Florida Voter Purge Resumes After Supreme Court Ruling on Voting Rights Act
A Florida federal court dismissed a lawsuit brought by a Hispanic civic group and two naturalized citizens that blocked a voter purge in the state. After the Wednesday ruling, the process of screening suspected non-citizens and removing them from voter rolls will resume.
The process in 2012 included the flagging of people with Latino-sounding names and sending them a notice that they have 30 days to contest or they will be purged from the voter rolls.
The Department of Justice warned in 2012 that the voter purge, which would affect 180,000 people in Florida, was illegal, according to ThinkProgress. Election supervisors then refused to enforce the purge.
The suit was filed in 2012, arguing that the five Florida counties were protected under the Voting Rights Act. Since the U.S. Supreme Court removed a key section of the Voting Rights Act in June, states are not required to get federal approval in order to change the way they hold elections. The U.S. Court of Appeals for the 11th Circuit had no choice but to dismiss the suit.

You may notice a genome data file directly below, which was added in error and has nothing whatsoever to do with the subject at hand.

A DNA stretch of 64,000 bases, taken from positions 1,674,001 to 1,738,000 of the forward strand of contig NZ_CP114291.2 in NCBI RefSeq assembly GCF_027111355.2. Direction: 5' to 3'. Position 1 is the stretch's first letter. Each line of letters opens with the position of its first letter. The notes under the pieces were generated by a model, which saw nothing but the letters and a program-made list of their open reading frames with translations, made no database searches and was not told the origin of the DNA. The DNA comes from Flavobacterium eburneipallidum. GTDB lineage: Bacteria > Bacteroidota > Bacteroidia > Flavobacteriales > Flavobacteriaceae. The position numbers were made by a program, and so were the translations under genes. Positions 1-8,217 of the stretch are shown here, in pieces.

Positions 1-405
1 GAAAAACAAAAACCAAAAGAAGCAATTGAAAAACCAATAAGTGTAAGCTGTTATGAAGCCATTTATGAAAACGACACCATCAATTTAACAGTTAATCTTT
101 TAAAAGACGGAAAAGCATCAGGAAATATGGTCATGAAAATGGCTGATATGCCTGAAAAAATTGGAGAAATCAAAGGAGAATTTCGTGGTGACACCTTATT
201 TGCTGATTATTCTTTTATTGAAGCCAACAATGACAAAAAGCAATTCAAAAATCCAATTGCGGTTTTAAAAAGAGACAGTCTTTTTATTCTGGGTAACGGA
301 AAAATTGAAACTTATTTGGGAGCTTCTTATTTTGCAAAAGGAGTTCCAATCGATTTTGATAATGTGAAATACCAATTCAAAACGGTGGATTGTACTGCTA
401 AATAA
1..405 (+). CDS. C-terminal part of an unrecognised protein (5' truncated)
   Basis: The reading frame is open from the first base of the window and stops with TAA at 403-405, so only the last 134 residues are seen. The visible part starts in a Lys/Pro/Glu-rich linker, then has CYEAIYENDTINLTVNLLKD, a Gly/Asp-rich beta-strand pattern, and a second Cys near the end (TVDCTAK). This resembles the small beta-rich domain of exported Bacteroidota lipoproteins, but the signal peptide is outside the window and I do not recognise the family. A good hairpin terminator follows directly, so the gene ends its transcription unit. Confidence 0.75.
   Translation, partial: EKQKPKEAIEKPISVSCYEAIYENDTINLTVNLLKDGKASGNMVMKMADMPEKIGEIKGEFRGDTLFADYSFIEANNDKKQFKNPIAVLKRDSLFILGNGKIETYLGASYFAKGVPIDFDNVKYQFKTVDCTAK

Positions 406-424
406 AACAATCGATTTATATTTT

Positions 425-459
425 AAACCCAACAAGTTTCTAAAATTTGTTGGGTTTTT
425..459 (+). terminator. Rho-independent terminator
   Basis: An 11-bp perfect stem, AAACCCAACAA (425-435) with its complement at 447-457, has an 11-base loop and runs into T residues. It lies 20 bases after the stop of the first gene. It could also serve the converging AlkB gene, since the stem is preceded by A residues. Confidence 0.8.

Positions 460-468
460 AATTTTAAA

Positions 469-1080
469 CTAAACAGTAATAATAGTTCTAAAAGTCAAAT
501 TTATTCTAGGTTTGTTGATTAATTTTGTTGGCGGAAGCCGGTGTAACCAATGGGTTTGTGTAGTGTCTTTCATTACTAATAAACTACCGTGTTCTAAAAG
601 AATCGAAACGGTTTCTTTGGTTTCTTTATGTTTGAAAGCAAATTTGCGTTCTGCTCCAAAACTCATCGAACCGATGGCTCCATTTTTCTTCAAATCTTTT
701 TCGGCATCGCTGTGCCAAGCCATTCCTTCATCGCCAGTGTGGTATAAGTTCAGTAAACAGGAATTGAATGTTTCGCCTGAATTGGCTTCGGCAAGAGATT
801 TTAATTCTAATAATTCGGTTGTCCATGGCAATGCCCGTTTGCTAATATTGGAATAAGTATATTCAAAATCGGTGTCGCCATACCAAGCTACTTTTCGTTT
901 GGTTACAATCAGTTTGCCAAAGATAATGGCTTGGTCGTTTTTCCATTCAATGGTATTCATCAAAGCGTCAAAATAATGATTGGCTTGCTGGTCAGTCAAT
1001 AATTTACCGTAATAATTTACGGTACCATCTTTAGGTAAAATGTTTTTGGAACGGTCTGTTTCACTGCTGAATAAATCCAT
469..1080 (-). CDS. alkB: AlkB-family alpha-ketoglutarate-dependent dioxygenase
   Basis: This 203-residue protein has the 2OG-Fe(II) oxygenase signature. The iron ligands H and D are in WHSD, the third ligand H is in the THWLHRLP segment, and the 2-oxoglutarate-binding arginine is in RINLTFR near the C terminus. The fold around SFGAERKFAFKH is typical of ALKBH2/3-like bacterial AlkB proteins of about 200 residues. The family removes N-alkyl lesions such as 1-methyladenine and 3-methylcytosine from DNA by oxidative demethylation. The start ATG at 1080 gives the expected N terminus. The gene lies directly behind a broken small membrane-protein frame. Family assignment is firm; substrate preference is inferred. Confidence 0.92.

Despite the fact that the state never managed to find any non-citizens in the state of Florida who were registered to vote, Secretary of State Ken Detzner (R) plans to resume the voter purge.
During the 2012 presidential election, Floridians still had the longest waits at polls. Minority-heavy, urban areas had the most harried voting experience in the nation. Republican lawmakers cut early voting, changed ballot lengths so that could throw page after page of amendments onto ballots and restricted voter registration.
After the Supreme Court ruling, North Carolina also geared up to pass a number of new voting restrictions. North Carolina Republicans proposed the elimination of early voting, as well as Sunday voting hours and same-day registration provisions.